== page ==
- a state of great comfort or elegance, especially when involving great expense.
There’s nothing I enjoy more than a good tampon. Sometimes, when I am feeling really blue, and I’ve had a bad day at work, I’ll cheer myself up by unwrapping a tampon and inserting it. What bliss! Other days, when I am feeling more conservative, I’ll hold back on the tampons and put a sanitary towel in place instead. I save the tampons for times when I’m really in need of cheering up.
Admit it ladies, there is nothing that you like better on a lazy Sunday afternoon, than settling down with a good book, a box of chocolates, and a tampon. Apparently we’re all susceptible to the guilty pleasure of sanitary products, and women between the ages of 14 and 55 are particularly indulgent.
This is rather off topic for me—as this is not about eating disorders, yoga, or chickens—but this issue really gets my goat so I need to express about it. I’m talking about the recent hoo-har in the UK about the tax on tampons.
I don’t really consider myself a feminist, but apparently if one thinks that men and women should be paid the same amount for doing the same job, or that women shouldn’t be treated as second-class citizens, that makes one a feminist—so I guess I am.
I have never thought of myself as a consumer of luxury either—I’ve never had a pedicure, a manicure, or a facial, and I even cut my own hair simply because I cannot be bothered with sitting in the hairdressers. It seems that I was wrong there too. Because I am a woman, I am a consumer of luxury by default.
For those of you who are unaware, in the EU and many other parts of the world, tampons are considered a “non-essential luxury item,” and therefore they are taxed accordingly at 5 percent. Cake, on the other hand, is not considered a luxury good and is not taxed as one. I can only assume that the man who made those decisions in 1973 liked to eat cake and wasn’t married.
Incidentally, crocodile meat, alcoholic jellies, and Jaffa cakes are not considered luxury goods either, so they are not taxed. Of course, one simply cannot live without alcoholic jellies, but tampons on the other hand are purely frivolous extravagances. All us women all over the world treating ourselves once a month to tampons should be ashamed of ourselves. Maybe we simply don’t have enough to do with our time, so we amuse ourselves by going out and buying sanitary protection.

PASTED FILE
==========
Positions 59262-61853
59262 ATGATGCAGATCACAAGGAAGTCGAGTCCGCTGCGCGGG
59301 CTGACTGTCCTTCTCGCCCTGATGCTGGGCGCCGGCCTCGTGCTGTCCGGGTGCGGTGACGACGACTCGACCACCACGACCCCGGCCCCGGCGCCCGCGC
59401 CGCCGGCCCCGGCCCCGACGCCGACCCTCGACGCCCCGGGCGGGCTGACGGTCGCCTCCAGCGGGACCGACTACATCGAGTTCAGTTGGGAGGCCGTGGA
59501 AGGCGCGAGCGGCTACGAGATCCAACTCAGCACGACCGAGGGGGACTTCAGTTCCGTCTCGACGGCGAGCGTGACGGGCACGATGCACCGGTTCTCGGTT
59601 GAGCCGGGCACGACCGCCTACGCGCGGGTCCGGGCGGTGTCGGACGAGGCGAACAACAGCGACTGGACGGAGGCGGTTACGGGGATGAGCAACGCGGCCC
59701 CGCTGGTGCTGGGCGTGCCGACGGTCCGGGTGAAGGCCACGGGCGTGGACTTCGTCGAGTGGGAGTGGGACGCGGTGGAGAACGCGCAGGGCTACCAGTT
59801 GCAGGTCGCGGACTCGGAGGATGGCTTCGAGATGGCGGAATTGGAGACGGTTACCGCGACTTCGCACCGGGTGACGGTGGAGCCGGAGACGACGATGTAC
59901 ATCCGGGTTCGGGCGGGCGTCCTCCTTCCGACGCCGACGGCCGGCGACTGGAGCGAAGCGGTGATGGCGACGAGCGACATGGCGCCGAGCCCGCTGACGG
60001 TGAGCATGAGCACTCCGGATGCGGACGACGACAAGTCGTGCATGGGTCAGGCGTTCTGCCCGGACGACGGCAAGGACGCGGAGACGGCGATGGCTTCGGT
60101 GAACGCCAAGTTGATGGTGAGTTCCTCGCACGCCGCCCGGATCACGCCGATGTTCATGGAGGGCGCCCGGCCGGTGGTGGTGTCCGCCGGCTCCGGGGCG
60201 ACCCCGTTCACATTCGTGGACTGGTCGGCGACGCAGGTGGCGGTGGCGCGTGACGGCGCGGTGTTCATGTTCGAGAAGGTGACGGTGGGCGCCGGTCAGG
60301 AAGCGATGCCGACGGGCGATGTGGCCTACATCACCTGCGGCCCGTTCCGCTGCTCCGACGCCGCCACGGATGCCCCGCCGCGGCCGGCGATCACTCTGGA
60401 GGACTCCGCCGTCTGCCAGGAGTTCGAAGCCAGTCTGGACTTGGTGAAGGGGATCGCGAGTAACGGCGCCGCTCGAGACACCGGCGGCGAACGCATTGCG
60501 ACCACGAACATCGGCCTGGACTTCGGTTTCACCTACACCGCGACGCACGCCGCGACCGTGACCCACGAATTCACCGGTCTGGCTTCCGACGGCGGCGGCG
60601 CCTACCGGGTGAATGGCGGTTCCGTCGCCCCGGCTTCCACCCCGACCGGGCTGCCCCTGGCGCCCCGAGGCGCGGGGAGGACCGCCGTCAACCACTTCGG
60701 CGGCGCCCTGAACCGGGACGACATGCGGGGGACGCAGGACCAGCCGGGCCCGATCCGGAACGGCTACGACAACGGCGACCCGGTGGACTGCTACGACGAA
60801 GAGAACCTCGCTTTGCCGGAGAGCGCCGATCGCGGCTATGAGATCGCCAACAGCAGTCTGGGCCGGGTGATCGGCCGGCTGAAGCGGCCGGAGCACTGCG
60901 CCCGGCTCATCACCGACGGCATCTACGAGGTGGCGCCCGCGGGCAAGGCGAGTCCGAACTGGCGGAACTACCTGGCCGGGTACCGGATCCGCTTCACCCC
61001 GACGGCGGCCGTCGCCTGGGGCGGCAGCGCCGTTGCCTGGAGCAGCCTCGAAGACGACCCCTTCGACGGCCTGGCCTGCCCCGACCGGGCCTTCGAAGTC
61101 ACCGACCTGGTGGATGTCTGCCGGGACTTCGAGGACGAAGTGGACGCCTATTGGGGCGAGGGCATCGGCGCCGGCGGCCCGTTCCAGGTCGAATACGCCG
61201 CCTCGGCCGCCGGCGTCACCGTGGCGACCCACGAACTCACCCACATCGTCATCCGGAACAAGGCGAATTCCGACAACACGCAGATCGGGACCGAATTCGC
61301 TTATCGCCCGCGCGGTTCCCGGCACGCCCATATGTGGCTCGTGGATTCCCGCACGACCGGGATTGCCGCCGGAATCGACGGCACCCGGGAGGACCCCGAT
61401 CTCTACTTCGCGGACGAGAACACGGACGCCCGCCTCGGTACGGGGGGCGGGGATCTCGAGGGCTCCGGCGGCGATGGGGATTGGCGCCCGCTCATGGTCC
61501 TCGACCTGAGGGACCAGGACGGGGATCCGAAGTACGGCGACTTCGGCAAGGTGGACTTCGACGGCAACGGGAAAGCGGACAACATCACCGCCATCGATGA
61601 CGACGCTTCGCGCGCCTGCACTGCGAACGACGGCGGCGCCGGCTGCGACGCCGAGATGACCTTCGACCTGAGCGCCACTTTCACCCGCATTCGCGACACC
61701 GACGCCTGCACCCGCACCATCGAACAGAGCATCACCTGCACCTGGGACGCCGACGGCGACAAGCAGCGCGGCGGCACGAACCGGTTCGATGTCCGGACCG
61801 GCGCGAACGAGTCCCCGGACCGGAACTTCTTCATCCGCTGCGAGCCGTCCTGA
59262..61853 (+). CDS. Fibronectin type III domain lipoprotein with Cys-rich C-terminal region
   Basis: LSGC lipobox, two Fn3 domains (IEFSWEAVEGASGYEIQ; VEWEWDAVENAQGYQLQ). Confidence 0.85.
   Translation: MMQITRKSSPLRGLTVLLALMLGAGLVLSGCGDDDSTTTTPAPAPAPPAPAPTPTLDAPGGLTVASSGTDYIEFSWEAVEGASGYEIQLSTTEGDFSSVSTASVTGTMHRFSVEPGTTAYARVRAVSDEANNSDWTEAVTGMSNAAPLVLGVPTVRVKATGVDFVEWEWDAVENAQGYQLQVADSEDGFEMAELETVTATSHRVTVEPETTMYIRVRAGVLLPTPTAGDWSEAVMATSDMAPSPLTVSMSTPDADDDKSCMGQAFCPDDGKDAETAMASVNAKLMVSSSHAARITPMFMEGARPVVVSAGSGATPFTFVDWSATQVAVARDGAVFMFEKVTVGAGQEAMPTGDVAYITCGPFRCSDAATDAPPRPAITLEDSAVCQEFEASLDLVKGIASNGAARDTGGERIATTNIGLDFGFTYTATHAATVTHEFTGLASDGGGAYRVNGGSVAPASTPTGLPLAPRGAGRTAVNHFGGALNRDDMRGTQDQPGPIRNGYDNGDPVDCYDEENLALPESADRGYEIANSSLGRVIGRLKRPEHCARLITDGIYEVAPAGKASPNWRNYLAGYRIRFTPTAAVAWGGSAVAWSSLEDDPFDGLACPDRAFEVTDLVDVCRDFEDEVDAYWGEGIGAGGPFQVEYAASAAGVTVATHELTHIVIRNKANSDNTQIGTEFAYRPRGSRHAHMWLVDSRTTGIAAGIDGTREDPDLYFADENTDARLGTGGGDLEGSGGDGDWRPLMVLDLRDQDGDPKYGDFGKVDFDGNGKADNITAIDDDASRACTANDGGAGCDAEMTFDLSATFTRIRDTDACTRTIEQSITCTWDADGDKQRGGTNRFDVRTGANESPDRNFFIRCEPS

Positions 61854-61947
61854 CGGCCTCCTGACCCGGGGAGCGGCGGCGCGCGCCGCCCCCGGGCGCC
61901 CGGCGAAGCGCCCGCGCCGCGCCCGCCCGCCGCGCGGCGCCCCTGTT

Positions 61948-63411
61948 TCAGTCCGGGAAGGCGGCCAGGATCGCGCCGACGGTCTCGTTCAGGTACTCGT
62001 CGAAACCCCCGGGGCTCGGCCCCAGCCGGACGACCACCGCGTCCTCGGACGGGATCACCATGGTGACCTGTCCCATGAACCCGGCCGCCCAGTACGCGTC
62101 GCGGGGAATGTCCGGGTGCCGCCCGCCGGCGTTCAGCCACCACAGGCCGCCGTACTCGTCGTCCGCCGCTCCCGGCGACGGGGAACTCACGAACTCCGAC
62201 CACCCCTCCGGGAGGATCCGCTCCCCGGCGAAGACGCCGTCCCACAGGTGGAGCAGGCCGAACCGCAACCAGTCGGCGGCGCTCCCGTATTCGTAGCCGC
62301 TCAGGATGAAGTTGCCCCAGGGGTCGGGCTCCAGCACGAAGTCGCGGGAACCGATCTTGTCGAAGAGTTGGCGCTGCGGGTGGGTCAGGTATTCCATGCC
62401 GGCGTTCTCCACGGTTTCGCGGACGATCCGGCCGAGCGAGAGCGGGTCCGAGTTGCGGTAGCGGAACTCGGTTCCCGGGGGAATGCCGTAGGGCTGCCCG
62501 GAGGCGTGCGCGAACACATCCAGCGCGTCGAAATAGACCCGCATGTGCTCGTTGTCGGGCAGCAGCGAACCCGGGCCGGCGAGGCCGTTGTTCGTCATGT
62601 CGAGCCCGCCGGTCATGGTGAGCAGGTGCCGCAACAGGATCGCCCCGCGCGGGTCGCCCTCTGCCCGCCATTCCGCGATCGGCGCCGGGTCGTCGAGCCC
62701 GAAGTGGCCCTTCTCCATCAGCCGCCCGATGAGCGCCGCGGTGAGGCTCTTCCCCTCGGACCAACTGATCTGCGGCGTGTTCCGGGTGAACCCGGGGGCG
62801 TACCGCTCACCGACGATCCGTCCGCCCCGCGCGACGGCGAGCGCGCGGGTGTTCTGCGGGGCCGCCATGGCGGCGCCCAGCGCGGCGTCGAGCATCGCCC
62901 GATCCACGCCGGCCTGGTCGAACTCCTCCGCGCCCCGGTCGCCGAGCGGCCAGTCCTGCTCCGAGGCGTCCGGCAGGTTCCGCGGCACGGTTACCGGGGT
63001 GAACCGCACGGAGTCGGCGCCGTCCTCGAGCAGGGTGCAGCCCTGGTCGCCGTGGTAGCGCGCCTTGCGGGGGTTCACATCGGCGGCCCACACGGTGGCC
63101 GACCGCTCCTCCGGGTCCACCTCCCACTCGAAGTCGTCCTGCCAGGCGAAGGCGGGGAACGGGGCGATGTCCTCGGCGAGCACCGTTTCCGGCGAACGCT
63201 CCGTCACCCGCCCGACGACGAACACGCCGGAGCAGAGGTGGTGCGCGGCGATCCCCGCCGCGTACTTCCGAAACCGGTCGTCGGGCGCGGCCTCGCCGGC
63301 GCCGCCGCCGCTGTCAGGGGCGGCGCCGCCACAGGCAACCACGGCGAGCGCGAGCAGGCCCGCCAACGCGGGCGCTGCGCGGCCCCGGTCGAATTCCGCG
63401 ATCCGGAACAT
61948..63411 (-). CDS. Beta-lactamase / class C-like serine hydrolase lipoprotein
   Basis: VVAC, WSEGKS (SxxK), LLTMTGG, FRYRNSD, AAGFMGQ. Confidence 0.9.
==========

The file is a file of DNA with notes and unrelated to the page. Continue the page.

Yes, it seems that plugging oneself with a rolled up wad of cotton to avoid spilling one’s uterus lining all over the place is a luxurious thing to be doing. In that case, I suggest that we all stop this nonsense immediately and proceed to bleed on everything—public transport will never be the same after half the population have let their menstrual blood seep into the seats, will it?
Now if that’s not an egregious silent protest I don’t know what is.
This is David Cameron’s answer when questioned by a student at a recent appearance:
“Some VAT things you can change. Other VAT things, if they’re linked to other products, it’s quite difficult to do it within the framework of European laws and I can’t remember the answer.”
“I think it’s very difficult to do but I’ll have to go away and have a look and come back to you.”
What a Twat.
The question of whether or not to fight the EU on the matter was raised in The Commons, but 305 MPs rejected the idea. Only 287 members voted in favor of raising a stink with the EU on the subject of tampon tax. Yes, the majority of the voters were men. Sigh.
Believe me, if we were to stop using tampons en mass for just half an hour, someone somewhere would work out how to annihilate that tax. There is nothing that people like to see less than visual evidence that women have periods.
Okay. I feel better already. Thanks for reading!